May 1, 2015

The Sleeping Giant: Hulu Finally Wakes Up.

Hulu has always been the Jon Snow of streaming services: the bastard child of three of the four biggest networks that always had a lot of potential if it could ever figure out just what it wanted to be.

And like the erstwhile commander of Game of Thrones Knight’s Watch, it seems that Hulu is finally coming into its own. At this week’s upfronts, the service unveiled a number of deals that seem likely to clarify its value proposition for consumers, though there is still work to be done to make that proposition bulletproof.

The deal getting the most buzz was the acquisition of all nine seasons of Seinfeld for a sum larger than the gross national product of several developing nations. This will allow a whole new generation to binge watch the show that reinvented the sitcom, helping Hulu to become masters of their domain. With Friends now on Netflix and a Clinton running for President, the ‘90s synergy will be even more intense.

Hulu made a number of other substantive moves this week too:

•They dropped the “Plus”from HuluPlus (but not the $7.99 monthly fee…or the commercials)

•Struck an exclusive deal with AMC to stream the highly regarded networks’new shows.

•Announced Difficult People, a buzzy new series produced by SNL alum Amy Poehler and starring social media savvy Billy On The Street star (and fellow Stuyvesant alum) Billy Eichner.

•Obtained rights to Stephen King’s 11.23.63, which is to become a series from Lost creator J.J. Abrams starring James Franco.

•Cut a deal with Cablevision whereby Cablevision will sell Hulu subscriptions dirctly to its customers.

Not a bad day.

On the other hand, there are times where it seems like Hulu still knows nothing.

They have yet to do an even workmanlike job of explaining the value of the service formerly known as Hulu Plus. What exactly does the viewer get for their $7.99 month? (The answer is not too shabby: access to the full current season stack for shows on ABC, NBC and Fox, a hefty back catalog of shows from those same networks, movies, and the full seasons of Hulu’s expanding original content. But how many current subscribers actually know that, let alone potential ones.)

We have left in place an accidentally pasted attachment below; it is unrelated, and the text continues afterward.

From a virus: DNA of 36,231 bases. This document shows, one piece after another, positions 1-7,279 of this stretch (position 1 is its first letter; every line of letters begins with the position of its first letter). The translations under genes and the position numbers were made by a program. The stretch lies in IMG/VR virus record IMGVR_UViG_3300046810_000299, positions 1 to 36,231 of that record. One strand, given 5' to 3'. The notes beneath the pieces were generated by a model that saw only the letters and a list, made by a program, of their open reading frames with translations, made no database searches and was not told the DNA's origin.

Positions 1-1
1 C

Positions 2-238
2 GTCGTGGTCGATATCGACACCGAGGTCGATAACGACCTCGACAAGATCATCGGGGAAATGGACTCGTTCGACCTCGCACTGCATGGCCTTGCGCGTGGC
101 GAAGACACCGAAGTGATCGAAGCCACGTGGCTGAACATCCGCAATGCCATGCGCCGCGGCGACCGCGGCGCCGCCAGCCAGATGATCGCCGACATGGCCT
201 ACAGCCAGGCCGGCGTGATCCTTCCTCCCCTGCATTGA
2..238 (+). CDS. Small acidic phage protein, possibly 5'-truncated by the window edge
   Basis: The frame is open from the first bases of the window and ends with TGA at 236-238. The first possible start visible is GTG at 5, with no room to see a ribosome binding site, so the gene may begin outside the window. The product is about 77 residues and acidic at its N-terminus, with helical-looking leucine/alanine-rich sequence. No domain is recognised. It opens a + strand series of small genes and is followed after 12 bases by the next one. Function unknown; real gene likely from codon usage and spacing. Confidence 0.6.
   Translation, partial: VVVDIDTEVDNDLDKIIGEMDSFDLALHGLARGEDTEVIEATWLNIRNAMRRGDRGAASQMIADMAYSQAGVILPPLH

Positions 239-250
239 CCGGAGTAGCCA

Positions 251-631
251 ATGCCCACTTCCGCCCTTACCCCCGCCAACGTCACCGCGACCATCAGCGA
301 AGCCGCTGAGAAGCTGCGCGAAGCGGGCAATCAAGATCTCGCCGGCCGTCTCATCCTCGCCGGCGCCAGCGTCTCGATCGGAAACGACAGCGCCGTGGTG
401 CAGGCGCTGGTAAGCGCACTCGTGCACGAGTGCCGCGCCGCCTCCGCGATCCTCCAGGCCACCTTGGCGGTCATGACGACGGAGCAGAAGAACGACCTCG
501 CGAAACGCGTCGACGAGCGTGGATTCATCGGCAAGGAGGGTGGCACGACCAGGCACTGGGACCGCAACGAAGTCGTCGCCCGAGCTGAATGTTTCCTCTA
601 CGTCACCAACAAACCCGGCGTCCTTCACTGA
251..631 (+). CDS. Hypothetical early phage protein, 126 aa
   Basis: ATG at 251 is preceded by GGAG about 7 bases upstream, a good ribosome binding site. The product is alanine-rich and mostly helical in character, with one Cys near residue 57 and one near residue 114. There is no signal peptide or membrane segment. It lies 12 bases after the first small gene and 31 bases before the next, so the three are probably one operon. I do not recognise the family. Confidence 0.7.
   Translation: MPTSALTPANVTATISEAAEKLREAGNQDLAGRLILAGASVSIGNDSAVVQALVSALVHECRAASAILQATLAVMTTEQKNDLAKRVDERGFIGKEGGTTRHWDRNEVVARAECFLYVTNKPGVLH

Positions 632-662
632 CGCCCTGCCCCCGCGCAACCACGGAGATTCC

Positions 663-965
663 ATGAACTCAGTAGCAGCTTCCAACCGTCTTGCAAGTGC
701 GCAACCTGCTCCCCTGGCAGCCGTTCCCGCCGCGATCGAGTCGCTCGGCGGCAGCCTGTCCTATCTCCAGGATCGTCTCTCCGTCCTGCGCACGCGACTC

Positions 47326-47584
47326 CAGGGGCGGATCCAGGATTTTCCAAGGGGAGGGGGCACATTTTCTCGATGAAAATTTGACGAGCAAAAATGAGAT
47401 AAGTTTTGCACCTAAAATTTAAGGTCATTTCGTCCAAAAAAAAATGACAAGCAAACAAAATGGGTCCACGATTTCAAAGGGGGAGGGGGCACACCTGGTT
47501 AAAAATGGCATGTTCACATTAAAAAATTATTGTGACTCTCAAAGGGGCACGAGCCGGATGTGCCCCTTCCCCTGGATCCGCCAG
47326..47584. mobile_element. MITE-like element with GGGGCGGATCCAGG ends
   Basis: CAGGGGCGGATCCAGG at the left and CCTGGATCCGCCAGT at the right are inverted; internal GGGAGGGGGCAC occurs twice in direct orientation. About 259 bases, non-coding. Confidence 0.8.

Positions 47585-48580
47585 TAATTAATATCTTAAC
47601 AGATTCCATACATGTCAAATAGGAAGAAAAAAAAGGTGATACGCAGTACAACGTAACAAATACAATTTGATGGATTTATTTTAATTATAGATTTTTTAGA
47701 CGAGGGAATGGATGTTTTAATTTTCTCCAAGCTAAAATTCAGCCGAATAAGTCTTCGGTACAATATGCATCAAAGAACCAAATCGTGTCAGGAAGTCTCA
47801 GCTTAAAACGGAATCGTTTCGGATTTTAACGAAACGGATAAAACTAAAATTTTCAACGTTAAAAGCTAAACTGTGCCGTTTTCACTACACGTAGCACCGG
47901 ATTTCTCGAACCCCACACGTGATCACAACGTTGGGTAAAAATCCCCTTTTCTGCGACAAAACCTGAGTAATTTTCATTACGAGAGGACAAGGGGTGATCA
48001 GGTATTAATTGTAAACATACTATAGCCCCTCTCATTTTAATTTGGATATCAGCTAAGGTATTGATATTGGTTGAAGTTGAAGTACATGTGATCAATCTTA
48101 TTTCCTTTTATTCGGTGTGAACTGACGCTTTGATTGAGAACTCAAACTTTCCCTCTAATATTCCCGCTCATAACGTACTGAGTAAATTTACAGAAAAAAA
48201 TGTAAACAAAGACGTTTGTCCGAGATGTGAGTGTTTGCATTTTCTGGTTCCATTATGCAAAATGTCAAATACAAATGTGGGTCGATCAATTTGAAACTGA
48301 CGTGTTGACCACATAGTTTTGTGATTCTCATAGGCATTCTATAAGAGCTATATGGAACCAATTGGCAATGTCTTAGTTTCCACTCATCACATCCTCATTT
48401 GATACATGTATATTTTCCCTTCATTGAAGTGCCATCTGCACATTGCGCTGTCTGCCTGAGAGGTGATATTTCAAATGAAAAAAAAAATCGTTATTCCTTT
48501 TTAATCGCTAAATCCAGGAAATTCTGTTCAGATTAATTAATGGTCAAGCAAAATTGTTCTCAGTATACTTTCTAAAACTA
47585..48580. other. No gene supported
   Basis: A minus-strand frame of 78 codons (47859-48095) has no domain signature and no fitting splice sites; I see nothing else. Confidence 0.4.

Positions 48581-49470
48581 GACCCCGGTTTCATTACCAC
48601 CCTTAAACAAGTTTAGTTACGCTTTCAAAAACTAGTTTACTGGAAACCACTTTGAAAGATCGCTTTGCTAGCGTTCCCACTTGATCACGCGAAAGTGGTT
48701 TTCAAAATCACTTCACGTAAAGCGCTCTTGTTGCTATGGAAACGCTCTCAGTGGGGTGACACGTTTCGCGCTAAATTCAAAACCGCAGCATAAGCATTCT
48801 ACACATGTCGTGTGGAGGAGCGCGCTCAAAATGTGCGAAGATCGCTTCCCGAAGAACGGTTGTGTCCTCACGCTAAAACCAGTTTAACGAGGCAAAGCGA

Then there are the commercials. It’s only natural for viewers to wonder why they’re paying for a subscription and still seeing ads, something that doesn’t happen on Netflix or Amazon. Here again, Hulu has done a poor job of communicating the reason why to subscribers and making the whole experience seem less onerous.

One adjustment we’d strongly recommend as a way to ameliorate some of that ill will is for Hulu to stop running commercials during their original programming, especially now that they’ve got series on deck that are certain to be buzzed about.

These series will be competing for mindshare with shows from HBO, Showtime, Netflix and Amazon. None of which have commercials. If Hulu wants consumers to view their programming the same light as the other premium networks, then they need to make them feel similar and the experience of watching a show without commercial interruptions is unique and creates the sense that the program is special. Hulu needs to do this with their original series too — if nothing else, it answers the consumer question of “so what exactly am I getting for my seven dollars a month?”

That’s a question Cablevision customers will be asking now too, as the cable giant begins selling Hulu subscriptions directly to its customers. One less bill to hassle with is an answer, but not a particularly compelling one. It’s unclear what the Cablevision deal will look like: will Hulu be packaged with HBO Now and other streaming services in a broadband double play aimed at cord cutters/nevers? Or will it be integrated into the Cablevision program guide so that viewers can watch the service without having to locate the remote and switch inputs, one of the more annoying aspects of watching streaming services via the current MVPD system.

As this year’s upfront showed, Hulu is definitely beginning to forge its own identity and define what it is, not what it’s not. With a few tweaks and a few hit shows, it should provide Netflix and Amazon with a formidable competitor.

Originally published at

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